It is then that the WorryBug no longer threatens to take over their lives and the disputants can go back to enjoyable experiences … like watching “Shakespeare in Love,” which I highly recommend, or other pleasant diversions.

Too, the lawyers can close their files, and move on to other cases not worrying about this one anymore.

And then they can help their other clients to manage their worries, because worry appears in every case.

And then they can bring those cases to mediation, where we mediators can help everyone manage the conflict and its inherent anxieties … and banish the WorryBug once again.


David I. Karp is a full time independent mediator of real estate and business disputes in Southern California. His website is at

*This post is marked “Advertisement” so as to comply with the State Bar’s Rules of Professional Conduct if applicable.

Seriously Avoiding In-person Mediations for Awhile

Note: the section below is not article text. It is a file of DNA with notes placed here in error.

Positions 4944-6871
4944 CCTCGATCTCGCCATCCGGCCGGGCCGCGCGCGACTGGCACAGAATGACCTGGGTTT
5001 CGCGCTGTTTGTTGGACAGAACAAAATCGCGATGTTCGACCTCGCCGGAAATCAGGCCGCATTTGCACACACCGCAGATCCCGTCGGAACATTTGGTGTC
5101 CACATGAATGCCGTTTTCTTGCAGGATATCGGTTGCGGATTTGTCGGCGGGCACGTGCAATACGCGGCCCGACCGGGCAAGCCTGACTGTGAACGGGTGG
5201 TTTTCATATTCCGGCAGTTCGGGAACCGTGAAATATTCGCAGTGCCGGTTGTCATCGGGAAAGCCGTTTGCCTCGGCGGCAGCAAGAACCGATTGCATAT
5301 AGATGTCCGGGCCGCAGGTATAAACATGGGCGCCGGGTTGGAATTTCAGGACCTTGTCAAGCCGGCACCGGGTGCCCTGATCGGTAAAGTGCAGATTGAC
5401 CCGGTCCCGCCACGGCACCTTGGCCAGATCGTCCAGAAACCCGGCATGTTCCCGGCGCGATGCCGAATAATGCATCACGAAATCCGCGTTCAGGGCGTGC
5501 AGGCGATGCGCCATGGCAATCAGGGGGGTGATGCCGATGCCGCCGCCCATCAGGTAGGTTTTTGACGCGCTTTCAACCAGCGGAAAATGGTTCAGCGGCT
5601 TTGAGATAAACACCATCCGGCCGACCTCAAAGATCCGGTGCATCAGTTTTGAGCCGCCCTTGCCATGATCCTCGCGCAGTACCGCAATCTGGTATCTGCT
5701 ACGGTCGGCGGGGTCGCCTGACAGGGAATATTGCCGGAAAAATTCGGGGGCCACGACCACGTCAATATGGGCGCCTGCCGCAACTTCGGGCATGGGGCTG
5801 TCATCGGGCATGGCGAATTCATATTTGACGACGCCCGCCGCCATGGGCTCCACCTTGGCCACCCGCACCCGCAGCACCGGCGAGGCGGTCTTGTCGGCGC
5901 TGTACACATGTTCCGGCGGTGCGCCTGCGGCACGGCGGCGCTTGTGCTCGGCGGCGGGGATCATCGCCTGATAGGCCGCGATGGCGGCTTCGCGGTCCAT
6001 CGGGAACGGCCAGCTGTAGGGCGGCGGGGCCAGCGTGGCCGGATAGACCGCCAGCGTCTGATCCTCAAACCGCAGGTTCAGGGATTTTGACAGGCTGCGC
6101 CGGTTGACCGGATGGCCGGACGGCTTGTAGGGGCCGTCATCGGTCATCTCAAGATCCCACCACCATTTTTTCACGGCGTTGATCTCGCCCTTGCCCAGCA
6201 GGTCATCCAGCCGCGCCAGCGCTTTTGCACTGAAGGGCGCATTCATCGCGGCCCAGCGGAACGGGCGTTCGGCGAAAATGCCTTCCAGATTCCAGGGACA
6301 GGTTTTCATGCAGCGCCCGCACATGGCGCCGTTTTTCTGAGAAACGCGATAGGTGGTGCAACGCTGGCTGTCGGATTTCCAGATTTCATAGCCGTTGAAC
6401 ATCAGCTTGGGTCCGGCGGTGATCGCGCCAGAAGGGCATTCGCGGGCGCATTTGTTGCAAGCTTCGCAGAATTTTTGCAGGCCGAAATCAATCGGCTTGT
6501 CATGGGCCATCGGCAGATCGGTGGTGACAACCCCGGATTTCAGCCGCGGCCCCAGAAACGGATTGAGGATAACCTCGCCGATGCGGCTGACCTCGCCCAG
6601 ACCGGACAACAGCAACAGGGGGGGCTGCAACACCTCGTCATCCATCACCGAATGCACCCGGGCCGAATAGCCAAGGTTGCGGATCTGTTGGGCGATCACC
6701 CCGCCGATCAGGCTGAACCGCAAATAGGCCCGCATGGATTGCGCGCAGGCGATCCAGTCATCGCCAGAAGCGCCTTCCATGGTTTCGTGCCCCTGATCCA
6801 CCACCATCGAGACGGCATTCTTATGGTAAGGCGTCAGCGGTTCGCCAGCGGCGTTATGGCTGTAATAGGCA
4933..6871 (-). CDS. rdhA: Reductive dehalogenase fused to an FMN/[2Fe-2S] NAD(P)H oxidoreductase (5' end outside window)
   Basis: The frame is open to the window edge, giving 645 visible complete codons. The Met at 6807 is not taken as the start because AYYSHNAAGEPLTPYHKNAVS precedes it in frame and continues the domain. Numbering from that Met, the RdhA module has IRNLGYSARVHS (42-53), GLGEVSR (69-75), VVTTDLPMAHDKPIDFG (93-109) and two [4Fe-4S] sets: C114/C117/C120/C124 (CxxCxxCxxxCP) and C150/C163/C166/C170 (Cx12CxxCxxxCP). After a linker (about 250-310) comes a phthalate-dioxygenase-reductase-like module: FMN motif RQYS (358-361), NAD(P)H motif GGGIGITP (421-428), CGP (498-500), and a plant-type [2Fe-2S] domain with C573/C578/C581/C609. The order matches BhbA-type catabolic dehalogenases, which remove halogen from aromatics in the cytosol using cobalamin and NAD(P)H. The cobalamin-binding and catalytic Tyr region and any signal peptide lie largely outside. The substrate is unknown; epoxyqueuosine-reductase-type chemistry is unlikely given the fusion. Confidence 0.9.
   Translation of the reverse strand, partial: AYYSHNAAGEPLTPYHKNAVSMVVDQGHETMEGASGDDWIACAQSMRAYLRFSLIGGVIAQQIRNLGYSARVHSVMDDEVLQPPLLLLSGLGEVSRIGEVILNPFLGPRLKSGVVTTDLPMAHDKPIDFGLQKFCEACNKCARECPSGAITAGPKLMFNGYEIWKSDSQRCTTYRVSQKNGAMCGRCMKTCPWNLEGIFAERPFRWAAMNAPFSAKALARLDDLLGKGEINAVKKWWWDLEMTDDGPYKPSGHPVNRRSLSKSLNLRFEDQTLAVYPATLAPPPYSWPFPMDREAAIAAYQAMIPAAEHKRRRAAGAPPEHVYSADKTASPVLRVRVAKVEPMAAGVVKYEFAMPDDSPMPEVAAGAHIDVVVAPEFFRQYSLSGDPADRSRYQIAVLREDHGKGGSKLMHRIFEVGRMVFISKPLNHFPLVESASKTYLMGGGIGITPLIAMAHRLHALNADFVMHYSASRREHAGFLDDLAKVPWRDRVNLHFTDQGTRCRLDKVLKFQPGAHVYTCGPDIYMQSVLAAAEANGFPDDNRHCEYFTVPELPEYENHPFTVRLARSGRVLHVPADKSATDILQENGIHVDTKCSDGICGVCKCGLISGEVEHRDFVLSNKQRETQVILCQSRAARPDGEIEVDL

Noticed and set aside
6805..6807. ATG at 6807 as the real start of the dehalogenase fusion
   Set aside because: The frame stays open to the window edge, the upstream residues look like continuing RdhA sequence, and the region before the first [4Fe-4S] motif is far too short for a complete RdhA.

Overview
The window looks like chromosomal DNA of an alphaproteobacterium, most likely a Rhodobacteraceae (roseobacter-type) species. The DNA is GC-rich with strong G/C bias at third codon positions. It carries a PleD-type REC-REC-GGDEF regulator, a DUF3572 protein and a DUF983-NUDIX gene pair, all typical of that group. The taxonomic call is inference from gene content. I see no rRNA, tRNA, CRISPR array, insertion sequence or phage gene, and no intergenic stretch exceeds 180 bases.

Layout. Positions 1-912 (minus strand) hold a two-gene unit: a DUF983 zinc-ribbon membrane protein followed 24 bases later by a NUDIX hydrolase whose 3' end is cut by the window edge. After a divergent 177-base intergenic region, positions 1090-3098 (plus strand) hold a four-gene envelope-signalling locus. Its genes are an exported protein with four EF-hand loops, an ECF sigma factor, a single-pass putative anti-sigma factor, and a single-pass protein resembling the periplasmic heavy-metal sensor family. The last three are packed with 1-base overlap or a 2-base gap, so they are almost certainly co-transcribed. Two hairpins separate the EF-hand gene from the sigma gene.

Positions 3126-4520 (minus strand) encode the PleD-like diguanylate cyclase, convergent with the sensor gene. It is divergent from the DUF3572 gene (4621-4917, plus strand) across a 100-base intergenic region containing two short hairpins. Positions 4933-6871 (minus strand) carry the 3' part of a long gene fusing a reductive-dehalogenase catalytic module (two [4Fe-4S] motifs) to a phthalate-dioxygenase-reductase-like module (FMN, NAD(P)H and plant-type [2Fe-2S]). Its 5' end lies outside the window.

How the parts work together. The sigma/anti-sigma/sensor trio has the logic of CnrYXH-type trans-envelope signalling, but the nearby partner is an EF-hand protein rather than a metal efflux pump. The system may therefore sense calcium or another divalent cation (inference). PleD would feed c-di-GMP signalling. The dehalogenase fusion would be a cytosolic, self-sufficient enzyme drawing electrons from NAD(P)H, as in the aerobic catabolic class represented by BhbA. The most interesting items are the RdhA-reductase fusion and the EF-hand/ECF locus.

It will not come as a surprise to anyone that, due to my age (66) and an underlying heart condition, I am extremely concerned about potential exposure to COVID-19.  Consequently I have been conducting only online mediations by video conference in the short term.

Due to recent input (see below), I have had to give much more serious thought in the past few days regarding in-person mediation sessions in the longer term.

In short, I have decided to avoid them and not to conduct them for awhile, at least for the next three months, maybe longer.

As I have written before, I believe that mediation by online video conference is a much better way to go presently. See,

I am certain that there are others who are less nervous about it, but for me and for my wife, the prospect of my spending more than just a few minutes together with others, in person, especially in a closed conference room with possibly inadequate ventilation, is scary to say the least (not that I think the lawyers or clients are scary – I’m just fearful of contracting the virus.)

According to my daughter, a physician in family practice, “It’s serious, Dad.”

Fortunately, as I have said, I have been scheduling and conducting Zoom mediations in the short term, which the participants seem to find satisfactory, even enjoyable. (Outcome appears, so far, to be about the same as in-person mediations, vis-a-vis settlement or not.)